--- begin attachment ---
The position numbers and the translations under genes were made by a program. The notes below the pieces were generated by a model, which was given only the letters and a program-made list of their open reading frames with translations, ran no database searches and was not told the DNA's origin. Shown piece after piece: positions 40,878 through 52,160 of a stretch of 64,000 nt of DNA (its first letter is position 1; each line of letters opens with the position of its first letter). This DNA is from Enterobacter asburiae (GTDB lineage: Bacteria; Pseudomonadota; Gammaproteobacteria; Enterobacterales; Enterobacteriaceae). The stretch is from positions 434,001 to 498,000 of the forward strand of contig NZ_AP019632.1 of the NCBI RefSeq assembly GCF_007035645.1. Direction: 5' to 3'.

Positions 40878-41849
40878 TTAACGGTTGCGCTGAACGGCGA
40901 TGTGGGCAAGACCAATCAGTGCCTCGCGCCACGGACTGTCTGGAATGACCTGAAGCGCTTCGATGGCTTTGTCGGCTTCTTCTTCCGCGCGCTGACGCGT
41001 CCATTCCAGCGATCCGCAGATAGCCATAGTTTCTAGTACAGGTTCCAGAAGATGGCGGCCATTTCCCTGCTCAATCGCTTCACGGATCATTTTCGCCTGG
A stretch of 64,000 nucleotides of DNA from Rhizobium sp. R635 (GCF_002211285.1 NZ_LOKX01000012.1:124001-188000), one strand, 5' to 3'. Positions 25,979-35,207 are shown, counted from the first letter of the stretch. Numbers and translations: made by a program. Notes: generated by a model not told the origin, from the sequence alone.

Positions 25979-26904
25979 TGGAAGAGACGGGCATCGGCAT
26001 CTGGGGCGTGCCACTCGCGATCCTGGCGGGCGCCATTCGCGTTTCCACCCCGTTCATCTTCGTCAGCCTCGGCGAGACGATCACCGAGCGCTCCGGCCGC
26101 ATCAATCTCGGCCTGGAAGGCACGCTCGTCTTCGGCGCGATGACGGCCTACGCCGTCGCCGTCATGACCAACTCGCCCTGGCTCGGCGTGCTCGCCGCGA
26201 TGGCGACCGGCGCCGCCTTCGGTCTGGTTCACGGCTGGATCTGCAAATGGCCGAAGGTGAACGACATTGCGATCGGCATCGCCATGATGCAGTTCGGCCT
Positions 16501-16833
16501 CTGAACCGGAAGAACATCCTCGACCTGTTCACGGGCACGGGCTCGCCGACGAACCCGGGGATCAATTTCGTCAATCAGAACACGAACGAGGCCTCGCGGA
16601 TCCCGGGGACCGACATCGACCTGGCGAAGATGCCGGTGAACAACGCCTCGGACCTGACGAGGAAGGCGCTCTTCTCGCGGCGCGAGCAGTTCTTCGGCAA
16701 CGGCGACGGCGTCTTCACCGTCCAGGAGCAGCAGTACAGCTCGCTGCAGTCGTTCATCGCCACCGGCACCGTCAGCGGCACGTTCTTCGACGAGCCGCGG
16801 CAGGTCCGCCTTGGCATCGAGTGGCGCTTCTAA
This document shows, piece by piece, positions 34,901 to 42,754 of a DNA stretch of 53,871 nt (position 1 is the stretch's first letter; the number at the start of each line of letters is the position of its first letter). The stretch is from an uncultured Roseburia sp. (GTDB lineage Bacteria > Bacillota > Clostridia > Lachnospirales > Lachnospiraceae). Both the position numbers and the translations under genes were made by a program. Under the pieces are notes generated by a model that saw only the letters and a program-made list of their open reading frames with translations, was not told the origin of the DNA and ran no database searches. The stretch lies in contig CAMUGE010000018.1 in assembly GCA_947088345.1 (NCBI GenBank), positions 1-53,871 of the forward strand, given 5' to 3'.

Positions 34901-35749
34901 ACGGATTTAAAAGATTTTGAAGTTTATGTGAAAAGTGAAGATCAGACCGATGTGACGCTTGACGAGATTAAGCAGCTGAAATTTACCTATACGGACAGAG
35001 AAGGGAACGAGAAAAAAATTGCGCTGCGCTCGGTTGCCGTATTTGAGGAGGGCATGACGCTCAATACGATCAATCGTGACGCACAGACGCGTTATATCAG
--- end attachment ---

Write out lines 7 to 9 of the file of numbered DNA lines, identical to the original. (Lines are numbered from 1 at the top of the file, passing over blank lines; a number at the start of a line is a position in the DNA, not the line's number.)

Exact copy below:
Positions 25979-26904
25979 TGGAAGAGACGGGCATCGGCAT
26001 CTGGGGCGTGCCACTCGCGATCCTGGCGGGCGCCATTCGCGTTTCCACCCCGTTCATCTTCGTCAGCCTCGGCGAGACGATCACCGAGCGCTCCGGCCGC